Apr 02, 2020

Residents and staff adapt to ‘new normal’ during COVID-19


Aged care operators are adjusting to a ‘new normal’, helping residents stay virtually connected to their loved during the COVID-19 lockdown and, when they listen to their extremely busy staff, find a box of groceries for home is what is needed most.

Across Australia, many aged care facilities have made the difficult decision to go into lockdown as the safest way to protect elderly residents from COVID-19.

Group Homes Australia made the decision a few weeks back, and residents are now settling into their new routine, without visitors, without trips outside their homes, and with reduced levels of physical activity.

Staff are also facing new challenges. There are heightened infection controls to comply with, increased support for residents who are unable to see their loved ones, and of course the ever-present worry about contracting or carrying COVID-19 itself.

This is a difficult time for everyone, but aged care staff and residents carry a heavier burden than most.


Group Homes Australia is one of many operators to have made the difficult decision to place their homes in lockdown. Usually embedded into their communities, Group Homes have between six and 10 residents living together in traditional homes on regular suburban streets. But across the organisation, management, staff and residents are having to find new ways to connect and support each other during this crisis.

Residents coping well with changes

Group Homes Australia CEO, Tamar Krebs told HelloCare the decision to go into lockdown was gradual. 

“We initially limited visiting to immediate family only. Shortly after, this became one visitor per resident, per day. 

“Last week, we made the sad but very appropriate decision to go into full lockdown, where no visitors are allowed.”

Ms Krebs said residents are coping well, with staff finding new ways to help them connect with their loved ones.

“The residents are doing well,” she said. “Our care staff (which are referred to as homemakers at Group Homes) are working very hard to keep residents busy and maintain connection with family in different ways, through Facetime, videos, and looking at old photo albums.”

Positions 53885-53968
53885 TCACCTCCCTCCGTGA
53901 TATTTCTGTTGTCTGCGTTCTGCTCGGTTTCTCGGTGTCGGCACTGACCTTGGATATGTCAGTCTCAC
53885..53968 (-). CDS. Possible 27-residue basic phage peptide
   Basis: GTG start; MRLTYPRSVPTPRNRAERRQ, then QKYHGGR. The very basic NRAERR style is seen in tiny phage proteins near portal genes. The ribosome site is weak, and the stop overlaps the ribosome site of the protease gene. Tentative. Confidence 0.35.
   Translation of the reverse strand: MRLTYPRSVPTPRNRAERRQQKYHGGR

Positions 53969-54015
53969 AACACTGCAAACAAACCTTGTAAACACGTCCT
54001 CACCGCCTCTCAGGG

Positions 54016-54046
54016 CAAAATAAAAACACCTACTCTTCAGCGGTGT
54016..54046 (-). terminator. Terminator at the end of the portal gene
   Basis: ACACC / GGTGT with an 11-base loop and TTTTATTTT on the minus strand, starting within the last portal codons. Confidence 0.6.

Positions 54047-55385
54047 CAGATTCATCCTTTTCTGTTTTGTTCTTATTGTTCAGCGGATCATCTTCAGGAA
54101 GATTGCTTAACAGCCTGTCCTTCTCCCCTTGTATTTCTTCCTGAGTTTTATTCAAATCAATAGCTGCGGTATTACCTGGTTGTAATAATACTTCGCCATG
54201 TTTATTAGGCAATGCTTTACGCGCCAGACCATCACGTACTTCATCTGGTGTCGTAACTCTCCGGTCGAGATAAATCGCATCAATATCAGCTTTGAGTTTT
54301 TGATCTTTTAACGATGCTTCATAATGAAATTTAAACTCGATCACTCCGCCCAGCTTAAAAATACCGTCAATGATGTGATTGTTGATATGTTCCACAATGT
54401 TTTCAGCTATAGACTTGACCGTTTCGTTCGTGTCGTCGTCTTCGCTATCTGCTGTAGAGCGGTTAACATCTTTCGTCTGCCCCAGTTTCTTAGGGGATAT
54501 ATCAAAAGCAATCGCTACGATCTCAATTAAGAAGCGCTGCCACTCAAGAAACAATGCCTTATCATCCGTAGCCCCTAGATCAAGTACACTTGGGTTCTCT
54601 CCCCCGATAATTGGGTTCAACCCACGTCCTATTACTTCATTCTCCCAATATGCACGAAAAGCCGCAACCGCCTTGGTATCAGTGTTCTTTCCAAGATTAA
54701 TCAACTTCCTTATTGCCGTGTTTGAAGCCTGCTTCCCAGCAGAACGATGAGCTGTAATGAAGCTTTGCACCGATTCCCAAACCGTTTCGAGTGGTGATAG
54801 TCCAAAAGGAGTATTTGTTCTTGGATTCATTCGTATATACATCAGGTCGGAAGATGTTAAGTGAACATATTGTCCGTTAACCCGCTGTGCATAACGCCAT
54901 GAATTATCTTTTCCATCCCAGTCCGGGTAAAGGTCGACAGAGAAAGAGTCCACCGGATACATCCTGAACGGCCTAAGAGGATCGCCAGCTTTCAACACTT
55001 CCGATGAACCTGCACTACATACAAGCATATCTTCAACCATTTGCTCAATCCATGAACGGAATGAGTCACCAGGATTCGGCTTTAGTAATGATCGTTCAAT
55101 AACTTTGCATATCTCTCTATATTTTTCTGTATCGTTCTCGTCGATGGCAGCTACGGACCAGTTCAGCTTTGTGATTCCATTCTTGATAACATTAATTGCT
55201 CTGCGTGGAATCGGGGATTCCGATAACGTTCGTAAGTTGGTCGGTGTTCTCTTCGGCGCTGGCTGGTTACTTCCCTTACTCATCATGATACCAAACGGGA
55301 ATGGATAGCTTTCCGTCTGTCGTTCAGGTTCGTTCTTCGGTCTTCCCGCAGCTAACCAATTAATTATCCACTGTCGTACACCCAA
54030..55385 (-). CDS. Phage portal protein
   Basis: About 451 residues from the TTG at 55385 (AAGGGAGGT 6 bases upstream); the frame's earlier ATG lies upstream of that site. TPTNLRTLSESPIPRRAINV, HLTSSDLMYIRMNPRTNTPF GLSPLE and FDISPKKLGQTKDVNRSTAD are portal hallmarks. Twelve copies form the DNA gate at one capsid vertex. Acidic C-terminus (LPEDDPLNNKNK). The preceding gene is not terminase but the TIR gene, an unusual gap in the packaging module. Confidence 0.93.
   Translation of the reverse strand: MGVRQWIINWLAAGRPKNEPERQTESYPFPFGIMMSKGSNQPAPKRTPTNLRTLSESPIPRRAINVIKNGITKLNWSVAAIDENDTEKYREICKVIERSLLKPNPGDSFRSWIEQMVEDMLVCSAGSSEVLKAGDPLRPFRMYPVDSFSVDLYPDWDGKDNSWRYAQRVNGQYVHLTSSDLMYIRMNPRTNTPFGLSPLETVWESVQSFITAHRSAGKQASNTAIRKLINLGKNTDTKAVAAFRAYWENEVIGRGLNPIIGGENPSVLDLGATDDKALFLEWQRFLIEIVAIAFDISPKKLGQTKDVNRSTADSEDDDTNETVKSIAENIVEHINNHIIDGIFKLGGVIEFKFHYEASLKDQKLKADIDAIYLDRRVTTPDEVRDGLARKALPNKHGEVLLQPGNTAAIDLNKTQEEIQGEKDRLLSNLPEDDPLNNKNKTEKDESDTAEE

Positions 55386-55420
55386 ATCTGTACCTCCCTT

Families have understood the necessity of the lockdowns and have cooperated with the decision.


“For the most part, families have been very respectful and appreciative of the clear communication from Group Homes,” said Ms Krebs. 

“They understand that we are all working towards the same goal, and that is to keep the residents healthy.”

Anxiety a normal response to COVID-19

Understandably, some staff have experienced anxiety during this difficult period, and have been supported throughout the response to COVID-19 by a team of social workers.

“We have an exceptional social work team that has been supporting the team emotionally,” Ms Krebs said. “They have met with staff members and have called each one. 

“The anxiety is high at the moment, not knowing what the future holds and how this coronavirus will impact them personally and professionally.” 

Staff working around the clock

By listening to staff’s concerns, Group Homes’ management has been able to provide tailored support.


“It came to the co-CEOs attention last week that staff weren’t managing to get to the supermarkets early enough to get supplies for their home. They wake up early to get to work and arrive home late. Many of them were running low on toilet paper and food and were feeling the pressure. 

“We decided to send to all 120 staff food packages of fruit  and vegetables, milk, eggs, pasta, tomato sauces and – of course – toilet paper.”

Staff’s commitment to caring for the residents and keeping them safe and healthy has been exemplary. 

A survey of staff revealed high levels of commitment. “We were so happy to find out that staff felt supported,” Ms Krebs told HelloCare.

“The words of loyalty and commitment were extraordinary.”

Preparing for weeks

When it seemed that a future lockdown looked likely, Group Homes staff began taking steps to prepare.

“The homemakers made sure to prepare over the past few weeks. They have done this by asking families to bring in old photo albums, using technology to stay in touch through FaceTime and Zoom. We have also asked families to share videos, so residents can watch multiple times. 

Staff have also sent photos of the residents to family and loved ones every day so they can see how they are passing their time. “We send the families photos every day, to show them how the residents are keeping busy. Some residents are even writing cards to the family.”

Residents remain engaged in homemaking

Group Homes Australia’s philosophy centres around keeping residents engaged in “purposeful and meaningful” regular, day-to-day activities, and a period of lockdown has been no exception.

“Residents get involved in all aspects of the home,” Ms Krebs said, listing cooking, baking, gardening, setting the table, clearing up, folding laundry and going for walks around the neighborhood as regular activities that residents are still able to engage in.

At the same time, new activities have been added to the routine, such as life-size Jenga, sports that keep the residents active, and board games to take part in during quiet periods throughout the day.


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  1. I am so inspired by Group Home Australia. What a beautiful bunch of people you are. To send 120 food hampers to your staff! Wow! I would never have believed it if I hadn’t read your story. Thank you for lifting the game in aged care for all!!


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